May 7

3 Mistakes to Avoid in Order to Maximize Your Benchmarking for Best Practices and Major Savings


Benchmarking is a term that is used in all types of industries and is one of the most powerful tools you can have in your repertoire as you can use it on every level of your organization. You can use it to benchmark for best prices from your GPO, determine the appropriate levels of inventory for your storeroom and/or other departments, see whether you are moving the needle in your overall supply to operating margins, and of course, track your utilization/consumption levels.

We here at SVAH use benchmarking just about every day and all of our tools and strategies are packed full of benchmarks on many different levels. We often find that the following mistakes are made when benchmarking:

Benchmarking Mistakes to Avoid

1. No Benchmark is Created Equally – Too often when we start talking about specific benchmarking like consumption/utilization benchmarking by supply category we hear, “We have benchmarks,” or, “We do benchmarking too,” only to find out that they are benchmarking things like price or comparing new products to evidence (benchmarking in another form). These are two totally different benchmarks which is important to understand as I am not diminishing the value of the other benchmarks, but there are more benchmarks than you could ever imagine. In the case of clinical utilization/consumption benchmarking, we can see things like waste, overuse, quality issues, feature rich supplies, misapplications, etc. All of these can spell out major quality issues and/or cost savings. The key takeaway here is to keep an open mind with benchmarking!

2. A Benchmark is Not a Generic Term – Benchmarking is not simply comparing one, two, or twenty organizations to one another; it is a finely crafted art form that ensures that the comparisons are made as close to apples to apples as possible. Like cohorting, you cannot compare a 150-bed hospital to a 350-bed hospital in just about any category because the 350-bed hospital has two to five times more volume in just about every category of patient volume metric that will make benchmarking in any category impossible. It is very important that you get that product mix right or the benchmarks are meaningless.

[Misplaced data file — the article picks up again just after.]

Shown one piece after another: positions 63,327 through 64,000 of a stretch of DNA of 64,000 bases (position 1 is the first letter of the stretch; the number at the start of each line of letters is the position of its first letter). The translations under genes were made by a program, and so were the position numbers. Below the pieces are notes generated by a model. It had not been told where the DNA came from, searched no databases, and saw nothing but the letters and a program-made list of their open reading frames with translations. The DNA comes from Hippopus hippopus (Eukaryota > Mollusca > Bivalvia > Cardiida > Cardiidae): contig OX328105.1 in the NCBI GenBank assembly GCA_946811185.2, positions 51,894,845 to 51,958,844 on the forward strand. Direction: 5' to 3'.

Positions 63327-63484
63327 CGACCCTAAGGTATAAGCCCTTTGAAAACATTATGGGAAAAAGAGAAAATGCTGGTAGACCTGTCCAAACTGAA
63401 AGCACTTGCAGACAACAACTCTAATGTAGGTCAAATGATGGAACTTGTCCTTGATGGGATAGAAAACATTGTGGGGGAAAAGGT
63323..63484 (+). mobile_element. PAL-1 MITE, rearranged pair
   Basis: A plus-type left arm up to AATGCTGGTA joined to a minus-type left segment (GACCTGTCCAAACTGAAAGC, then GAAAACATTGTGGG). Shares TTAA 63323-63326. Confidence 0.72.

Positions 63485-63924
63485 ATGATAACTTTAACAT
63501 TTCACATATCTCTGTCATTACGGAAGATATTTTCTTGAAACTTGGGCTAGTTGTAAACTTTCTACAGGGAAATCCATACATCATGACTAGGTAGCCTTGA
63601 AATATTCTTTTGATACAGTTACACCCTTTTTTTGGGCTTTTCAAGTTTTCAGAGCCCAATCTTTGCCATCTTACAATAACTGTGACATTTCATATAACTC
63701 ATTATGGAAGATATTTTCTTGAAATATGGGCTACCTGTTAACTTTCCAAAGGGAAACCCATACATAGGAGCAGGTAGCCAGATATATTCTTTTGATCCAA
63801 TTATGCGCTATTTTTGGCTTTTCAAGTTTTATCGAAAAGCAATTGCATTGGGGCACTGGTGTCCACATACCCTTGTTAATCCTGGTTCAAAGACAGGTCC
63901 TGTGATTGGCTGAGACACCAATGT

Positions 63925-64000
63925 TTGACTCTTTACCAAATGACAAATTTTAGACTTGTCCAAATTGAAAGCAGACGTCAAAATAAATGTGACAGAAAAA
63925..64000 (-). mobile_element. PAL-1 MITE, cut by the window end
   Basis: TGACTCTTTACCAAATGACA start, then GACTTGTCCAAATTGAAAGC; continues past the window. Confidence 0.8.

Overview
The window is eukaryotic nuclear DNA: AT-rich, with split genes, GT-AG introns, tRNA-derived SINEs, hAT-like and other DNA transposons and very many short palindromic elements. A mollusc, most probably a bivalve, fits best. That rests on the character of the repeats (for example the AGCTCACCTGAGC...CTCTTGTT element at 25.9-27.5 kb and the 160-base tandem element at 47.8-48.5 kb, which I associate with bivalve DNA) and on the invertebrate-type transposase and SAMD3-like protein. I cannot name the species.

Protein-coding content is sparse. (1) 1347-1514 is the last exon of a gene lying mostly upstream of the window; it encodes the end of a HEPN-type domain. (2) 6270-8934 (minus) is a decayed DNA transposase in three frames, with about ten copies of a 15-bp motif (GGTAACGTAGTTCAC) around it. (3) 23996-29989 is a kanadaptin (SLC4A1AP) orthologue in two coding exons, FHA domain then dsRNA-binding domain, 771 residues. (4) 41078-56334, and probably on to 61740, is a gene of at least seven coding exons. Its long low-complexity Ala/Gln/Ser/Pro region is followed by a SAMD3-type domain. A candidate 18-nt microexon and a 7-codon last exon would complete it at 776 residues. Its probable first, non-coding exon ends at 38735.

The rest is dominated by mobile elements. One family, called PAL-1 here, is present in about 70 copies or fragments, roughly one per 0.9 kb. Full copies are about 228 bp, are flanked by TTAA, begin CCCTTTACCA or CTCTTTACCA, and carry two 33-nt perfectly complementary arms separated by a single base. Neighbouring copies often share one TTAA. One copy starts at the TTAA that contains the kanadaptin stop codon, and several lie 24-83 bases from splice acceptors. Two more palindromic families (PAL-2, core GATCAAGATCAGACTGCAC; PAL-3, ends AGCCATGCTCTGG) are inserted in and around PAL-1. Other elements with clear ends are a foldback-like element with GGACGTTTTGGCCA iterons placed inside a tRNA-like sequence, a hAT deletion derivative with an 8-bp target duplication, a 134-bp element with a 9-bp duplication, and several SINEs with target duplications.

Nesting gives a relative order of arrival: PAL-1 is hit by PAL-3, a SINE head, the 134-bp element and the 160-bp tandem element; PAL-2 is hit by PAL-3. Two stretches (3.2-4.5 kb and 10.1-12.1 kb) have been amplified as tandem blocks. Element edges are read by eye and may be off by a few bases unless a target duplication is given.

Category management is important as you will want to make sure that you are comparing apples to apples, like pulse oximeters. We include new, disposable, reprocessed, and reusables when we compare these. Why? Because they all have the same functionality. Yes, some cost more than others but the name of the game here is to have the lowest pulse oximeter cost per patient day overall. That would mean that your organization has the right mix for longer life cycle cost extension overall of the pulse oximeter category. This has nothing to do with price but overall cost for this category and includes how you are consuming them.  This is an art and science, not just comparing product to product.